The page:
“Yes, some aged dogs can ‘forget’ where they are when they urinate,” Radosta says. “They go outside and almost forget what to do. Then, they come inside and immediately eliminate. Keep in mind that all dogs often have physical ailments which affect their ability to maintain their house training.”
Sudden piddling in the house by senior dogs may be due to fading sight and hearing as well as a weakened immune system.
Medication prescribed will depend on why the dog is urinating. Sometimes, that answer is clear; other times, not.
“Unfortunately, when it comes to cognitive decline in dogs due to aging, there is not one magic pill that will help them return to normal,” says Lopez. “Your veterinarian will determine if there are other underlying medical conditions involved and whether supplements, such as fish oils, may be beneficial to your dog’s brain health.”
Behavioral Causes of House Soiling
Sometimes, your dog may be wrestling with mind over bladder. A dog can experience the emotional spectrum from excitement to stress to fear. Each of these emotions can trigger piddling in the house.
Your overly exuberant doggo may lose bladder control at the sight of a favorite person or doggy playmate entering your house. Or, if your dog is anxious or stressed about meeting someone, he may urinate during greeting to communicate he does not pose a threat to that person.
“If a dog is excited, the body language will be soft, like a noodle,” says Radosta. “If the dog is in conflict, the body language might be consistent with fear, anxiety, stress, and excitement all mixed up together. Unchecked, dogs who grow up to be unsure may continue to pee when greeting into adulthood.”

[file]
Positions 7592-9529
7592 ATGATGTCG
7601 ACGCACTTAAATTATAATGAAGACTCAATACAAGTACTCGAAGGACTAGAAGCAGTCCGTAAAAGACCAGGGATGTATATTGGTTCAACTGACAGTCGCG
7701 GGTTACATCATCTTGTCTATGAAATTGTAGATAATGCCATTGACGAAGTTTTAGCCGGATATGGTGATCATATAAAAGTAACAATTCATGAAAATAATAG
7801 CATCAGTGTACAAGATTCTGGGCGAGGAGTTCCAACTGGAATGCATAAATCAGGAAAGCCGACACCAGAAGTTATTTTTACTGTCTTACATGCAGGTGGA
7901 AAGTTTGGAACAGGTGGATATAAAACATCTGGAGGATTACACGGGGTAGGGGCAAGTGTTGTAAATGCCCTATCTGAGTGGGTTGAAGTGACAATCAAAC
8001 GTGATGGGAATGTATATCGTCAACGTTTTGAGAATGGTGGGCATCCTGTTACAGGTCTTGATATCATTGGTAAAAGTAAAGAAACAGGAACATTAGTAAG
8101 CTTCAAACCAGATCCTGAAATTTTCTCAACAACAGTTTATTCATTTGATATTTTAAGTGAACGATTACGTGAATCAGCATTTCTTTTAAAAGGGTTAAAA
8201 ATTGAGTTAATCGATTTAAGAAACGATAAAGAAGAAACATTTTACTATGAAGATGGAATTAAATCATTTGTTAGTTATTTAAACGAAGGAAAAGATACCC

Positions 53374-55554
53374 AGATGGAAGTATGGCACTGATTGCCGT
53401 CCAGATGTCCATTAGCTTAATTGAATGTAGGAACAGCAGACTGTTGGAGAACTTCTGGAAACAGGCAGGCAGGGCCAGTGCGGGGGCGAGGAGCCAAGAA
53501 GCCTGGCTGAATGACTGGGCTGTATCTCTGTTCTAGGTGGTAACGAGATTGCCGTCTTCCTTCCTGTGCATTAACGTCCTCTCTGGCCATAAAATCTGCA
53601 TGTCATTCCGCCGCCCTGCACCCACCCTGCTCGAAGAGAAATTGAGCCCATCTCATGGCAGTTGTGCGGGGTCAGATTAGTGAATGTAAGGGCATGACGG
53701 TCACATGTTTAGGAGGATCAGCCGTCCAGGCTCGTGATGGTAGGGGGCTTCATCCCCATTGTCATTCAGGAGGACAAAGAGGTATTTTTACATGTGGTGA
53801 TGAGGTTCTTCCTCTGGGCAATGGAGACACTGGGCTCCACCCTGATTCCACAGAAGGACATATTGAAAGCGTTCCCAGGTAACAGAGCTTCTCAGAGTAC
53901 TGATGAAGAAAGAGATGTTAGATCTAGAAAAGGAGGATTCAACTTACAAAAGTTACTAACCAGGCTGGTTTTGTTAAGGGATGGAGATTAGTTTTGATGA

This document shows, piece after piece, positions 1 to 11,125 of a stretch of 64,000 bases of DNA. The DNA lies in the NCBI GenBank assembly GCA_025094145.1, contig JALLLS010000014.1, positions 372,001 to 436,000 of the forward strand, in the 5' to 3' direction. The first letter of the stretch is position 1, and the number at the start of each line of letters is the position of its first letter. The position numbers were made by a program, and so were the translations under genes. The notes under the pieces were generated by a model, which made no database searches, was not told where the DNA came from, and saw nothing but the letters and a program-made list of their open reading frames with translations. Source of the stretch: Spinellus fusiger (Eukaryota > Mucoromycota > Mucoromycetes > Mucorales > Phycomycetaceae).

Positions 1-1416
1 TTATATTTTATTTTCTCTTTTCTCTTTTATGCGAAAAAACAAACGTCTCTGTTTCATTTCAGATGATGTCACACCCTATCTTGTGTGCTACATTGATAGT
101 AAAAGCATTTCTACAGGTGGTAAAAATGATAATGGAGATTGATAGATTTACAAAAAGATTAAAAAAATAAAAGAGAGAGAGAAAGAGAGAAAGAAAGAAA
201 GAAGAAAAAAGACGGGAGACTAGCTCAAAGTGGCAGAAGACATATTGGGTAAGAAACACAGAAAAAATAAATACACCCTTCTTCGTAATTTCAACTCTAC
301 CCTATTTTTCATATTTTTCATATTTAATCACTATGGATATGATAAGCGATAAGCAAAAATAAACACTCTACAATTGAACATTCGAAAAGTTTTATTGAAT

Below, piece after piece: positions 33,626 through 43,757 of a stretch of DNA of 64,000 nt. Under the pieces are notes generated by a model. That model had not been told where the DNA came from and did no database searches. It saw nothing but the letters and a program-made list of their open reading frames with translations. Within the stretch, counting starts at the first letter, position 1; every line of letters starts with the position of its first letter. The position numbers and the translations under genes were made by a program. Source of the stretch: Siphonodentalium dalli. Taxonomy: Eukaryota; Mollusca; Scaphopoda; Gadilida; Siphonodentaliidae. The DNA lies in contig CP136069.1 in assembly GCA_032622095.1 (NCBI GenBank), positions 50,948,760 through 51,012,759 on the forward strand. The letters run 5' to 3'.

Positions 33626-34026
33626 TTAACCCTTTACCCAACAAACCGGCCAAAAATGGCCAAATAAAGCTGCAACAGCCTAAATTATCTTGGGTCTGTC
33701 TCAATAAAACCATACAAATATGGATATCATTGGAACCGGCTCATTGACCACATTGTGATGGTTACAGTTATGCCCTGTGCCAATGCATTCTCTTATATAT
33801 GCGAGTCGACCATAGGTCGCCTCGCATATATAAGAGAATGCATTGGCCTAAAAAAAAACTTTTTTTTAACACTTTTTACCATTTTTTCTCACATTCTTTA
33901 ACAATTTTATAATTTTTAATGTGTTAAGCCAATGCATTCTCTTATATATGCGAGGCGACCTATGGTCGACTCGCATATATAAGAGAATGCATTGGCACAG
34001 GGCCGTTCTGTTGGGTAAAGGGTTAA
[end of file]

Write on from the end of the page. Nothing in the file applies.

And then there is the powerful emotion of fear.
“Fear can literally scare the pee (and sometimes, the poop) out of a pup,” Radosta says. “Emotions are intimately paired with physiologic responses. That means what the dog feels can cause a change in the body through hormones, neurotransmitters, and changes to the blood flow among other things. Emotions don’t occur in a vacuum.”
Dogs who have noise phobias may urinate when startled by loud noises, such as thunder, train whistles, or fireworks. Or they may be diagnosed with generalized anxiety because they are too afraid to walk outside, causing them to urinate in the house.
“Medication which affects emotional states is going to be prescribed when there is anxiety or a stress-related component to the urination,” she says. “If a dog has a noise phobia, the veterinarian may simply prescribe alprazolam. If the dog has generalized anxiety, the veterinarian may prescribe an antidepressant.”
Situational Causes of House Urination
Changes in household routines may also cause a dog to suddenly piddle in the house.